Check Up On My 2024 Predictions

Briton Ryle

Written By Briton Ryle

Posted June 17, 2024

At the start of every year, Wall Street investment banks roll out their predictions for what they think will happen in the year ahead. It’s always a good idea to have a plan, to map out your expectations.

If you’re right, you’ll make money. If you’re wrong, you may not make as much money – but you’ll have a good sense of where your expectations are not being met. Which makes reassessing – and perhaps reallocating – easier. 

For instance, if you came into 2024 with a bullish stance on AI stocks, the rally for electricity stocks wouldn’t have taken you by surprise. Even if you weren’t looking at power stocks to start the year, the fact that the proliferation of AI applications use a ton of electricity and that means more revenue for companies that generate electricity is a pretty easy leap to make.   

All the gurus and strategist types start their year-ahead predictions with targets for the S&P 500. Part of the fun of reviewing these targets is to see how wildly inaccurate they are. Wall Street tends to miss the mark by a country mile. 

Coming into 2024, JP Morgan was among the most bearish on stocks. JP Morgan predicted the S&P 500 would finish 2024 at 4,200. The S&P 500 closed at 4,742 on the first day of trading in 2024. That was pretty much the low point of the year (so far). The S&P 500 closed on Friday at 5,431. JP Morgan’s outlook for the year has been so wrong you can’t help but wonder if they did it on purpose… 

Snatching Defeat

Now, I’m not one to whistle past the graveyard. We all know how the “prevent defense” can snatch defeat from the jaws of victory in an NFL game. It’s always possible that some black swan event will send the market into a tailspin… 

Still, I’m going to do the victory dance today. Because I had probably the most bullish forecast for stocks in 2024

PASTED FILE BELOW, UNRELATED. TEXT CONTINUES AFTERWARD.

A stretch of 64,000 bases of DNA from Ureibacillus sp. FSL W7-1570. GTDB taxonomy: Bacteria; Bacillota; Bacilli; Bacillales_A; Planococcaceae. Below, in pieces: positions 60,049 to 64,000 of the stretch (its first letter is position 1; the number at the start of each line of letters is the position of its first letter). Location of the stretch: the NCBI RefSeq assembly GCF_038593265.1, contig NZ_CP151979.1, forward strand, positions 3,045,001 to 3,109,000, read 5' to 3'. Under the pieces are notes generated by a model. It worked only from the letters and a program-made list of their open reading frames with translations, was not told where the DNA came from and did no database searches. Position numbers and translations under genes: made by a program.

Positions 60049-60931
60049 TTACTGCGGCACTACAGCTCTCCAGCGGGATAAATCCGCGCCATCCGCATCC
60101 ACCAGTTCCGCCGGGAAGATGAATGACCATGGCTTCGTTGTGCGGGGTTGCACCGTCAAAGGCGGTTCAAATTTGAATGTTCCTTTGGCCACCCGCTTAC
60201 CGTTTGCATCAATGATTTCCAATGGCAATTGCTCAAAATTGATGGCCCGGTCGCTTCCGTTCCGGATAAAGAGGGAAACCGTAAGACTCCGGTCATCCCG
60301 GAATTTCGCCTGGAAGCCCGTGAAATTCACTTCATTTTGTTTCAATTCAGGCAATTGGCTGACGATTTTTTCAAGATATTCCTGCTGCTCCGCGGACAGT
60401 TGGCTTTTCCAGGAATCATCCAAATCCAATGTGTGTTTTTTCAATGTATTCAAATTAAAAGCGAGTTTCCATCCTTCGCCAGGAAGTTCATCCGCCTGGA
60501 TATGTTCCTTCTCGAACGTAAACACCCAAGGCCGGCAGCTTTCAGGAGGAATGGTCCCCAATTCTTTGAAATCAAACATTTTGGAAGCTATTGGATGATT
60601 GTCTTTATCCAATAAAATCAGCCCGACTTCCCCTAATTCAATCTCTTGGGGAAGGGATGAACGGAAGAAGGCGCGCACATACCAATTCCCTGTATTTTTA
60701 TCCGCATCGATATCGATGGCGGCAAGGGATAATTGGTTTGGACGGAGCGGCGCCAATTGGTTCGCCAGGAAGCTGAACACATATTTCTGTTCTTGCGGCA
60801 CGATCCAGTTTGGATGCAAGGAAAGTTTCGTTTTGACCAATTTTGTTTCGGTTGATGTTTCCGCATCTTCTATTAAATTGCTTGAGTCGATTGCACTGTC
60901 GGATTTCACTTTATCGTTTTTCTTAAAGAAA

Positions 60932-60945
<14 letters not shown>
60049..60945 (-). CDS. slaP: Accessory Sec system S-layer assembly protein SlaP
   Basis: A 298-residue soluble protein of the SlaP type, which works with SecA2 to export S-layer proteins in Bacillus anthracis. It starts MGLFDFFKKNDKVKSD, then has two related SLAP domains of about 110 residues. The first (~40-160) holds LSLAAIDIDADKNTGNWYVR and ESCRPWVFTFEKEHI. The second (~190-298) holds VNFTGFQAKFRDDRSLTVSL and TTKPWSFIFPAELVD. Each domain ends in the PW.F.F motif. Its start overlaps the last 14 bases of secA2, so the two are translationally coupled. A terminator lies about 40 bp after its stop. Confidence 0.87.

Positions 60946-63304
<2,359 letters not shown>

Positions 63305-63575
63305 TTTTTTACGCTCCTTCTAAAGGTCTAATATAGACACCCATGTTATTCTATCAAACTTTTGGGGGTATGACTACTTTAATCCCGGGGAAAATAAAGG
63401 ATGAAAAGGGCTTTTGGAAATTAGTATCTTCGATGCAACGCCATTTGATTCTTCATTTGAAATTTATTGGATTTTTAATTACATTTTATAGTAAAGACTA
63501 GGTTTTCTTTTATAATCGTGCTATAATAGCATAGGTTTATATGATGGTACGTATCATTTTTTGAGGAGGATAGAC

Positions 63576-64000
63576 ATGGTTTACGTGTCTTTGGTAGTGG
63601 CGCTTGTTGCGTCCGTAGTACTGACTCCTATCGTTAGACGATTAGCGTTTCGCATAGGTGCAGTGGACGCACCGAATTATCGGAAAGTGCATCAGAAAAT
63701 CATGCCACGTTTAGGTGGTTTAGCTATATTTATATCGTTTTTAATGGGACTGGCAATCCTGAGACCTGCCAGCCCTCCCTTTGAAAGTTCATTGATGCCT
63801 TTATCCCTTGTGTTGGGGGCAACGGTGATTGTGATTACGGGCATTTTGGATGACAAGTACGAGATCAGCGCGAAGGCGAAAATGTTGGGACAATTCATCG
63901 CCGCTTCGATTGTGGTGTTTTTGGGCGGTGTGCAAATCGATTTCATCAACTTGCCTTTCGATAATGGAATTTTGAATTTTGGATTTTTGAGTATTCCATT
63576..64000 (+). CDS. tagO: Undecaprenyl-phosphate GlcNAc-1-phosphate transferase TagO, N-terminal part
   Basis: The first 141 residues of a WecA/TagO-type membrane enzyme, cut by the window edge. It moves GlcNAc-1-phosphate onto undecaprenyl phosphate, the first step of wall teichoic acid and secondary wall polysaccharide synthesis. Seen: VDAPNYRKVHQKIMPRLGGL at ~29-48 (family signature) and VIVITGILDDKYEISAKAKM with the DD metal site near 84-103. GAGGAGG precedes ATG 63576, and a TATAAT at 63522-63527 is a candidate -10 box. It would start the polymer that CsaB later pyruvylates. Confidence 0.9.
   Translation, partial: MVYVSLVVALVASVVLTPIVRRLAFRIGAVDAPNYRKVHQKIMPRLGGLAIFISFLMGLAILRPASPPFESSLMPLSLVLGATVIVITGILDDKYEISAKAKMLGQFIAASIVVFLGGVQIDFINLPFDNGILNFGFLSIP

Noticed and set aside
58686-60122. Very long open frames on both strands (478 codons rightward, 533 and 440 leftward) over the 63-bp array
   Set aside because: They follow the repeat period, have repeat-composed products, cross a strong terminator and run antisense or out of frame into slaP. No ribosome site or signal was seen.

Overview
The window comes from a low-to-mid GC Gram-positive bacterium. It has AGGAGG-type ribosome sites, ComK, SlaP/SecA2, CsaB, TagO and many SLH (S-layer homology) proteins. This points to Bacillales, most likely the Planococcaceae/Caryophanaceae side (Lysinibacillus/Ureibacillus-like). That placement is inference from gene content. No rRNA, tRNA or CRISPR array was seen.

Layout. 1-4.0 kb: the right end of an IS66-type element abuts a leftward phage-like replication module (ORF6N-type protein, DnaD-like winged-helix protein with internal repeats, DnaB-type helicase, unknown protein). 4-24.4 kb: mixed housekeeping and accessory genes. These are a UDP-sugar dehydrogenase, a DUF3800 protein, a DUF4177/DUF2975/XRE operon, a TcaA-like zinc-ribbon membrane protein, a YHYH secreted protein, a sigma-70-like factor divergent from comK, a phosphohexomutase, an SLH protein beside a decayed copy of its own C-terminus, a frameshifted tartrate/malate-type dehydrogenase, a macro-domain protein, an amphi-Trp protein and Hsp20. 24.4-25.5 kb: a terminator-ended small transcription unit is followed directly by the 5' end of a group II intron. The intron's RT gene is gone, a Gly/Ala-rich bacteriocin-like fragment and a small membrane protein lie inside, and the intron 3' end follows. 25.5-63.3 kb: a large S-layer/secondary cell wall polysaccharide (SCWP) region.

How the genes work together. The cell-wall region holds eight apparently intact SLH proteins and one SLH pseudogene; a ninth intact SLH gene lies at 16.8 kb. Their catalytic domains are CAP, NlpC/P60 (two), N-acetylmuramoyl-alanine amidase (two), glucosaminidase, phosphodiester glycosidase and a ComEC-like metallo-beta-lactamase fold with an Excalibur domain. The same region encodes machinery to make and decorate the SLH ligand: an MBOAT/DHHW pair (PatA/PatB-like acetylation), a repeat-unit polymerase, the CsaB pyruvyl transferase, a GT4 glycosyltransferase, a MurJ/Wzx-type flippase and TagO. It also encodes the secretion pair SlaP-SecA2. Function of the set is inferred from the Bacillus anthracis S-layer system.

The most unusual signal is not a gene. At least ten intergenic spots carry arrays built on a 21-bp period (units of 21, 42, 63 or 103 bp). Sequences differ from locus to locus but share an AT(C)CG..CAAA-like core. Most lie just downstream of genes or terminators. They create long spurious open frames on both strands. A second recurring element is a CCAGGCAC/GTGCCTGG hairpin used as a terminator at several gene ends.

On December 20, 2023, I wrote: 

S&P 500 hits 5,865 (or higher) – As recently as October 2023, the Wall Street consensus was that we’d get a recession for the U.S. economy early in 2024. Now, at the end of December, virtually all Wall Street investment banks are calling for new record highs in 2024. If it seems like Wall Street has a hard time thinking independently, well, I think you might be onto something. These strategist-types seem to be more concerned with which way the prevailing wind is blowing at any given moment (and confirming client biases) than offering up any real analysis, but, that’s a discussion for another time…

With that said, typically bullish Bank of America has a 5,200 target for the S&P 500 in 2024. That’s roughly 10% higher than current levels…

Now, I can tell you exactly how BofA came up with this forecast. The S&P 500 earnings are expected to finish 2023 at $221 a share. And analysts are estimating 11% earnings growth for 2024 – to $246.30 a share. So Bank of America’s forecast for the S&P 500 is simply based on current estimates for earnings growth. Kinda disappointing isn’t it? 

Right now, the S&P 500 trades at 19 times that $246.30 earnings estimate – a forward P/E of 19. The S&P trailing P/E (based on full-year 2023 earnings expectations) is approximately 22. Bank of America’s 5,200 target for the S&P 500 implies a P/E of 21